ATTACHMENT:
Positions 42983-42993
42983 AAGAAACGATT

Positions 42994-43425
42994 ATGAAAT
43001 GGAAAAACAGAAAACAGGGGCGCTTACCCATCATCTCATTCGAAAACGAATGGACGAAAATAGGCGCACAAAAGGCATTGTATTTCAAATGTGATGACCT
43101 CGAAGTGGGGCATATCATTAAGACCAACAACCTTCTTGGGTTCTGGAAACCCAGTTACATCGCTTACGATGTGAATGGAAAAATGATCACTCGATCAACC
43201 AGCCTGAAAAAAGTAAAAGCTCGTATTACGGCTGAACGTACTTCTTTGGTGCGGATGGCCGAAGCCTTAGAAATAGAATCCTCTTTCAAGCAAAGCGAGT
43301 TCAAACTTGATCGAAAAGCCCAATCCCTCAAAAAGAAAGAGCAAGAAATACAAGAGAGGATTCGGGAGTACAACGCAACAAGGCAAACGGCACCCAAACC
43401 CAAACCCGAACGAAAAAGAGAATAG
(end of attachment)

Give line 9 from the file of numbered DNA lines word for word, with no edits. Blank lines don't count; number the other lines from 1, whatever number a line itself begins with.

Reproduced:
43401 CAAACCCGAACGAAAAAGAGAATAG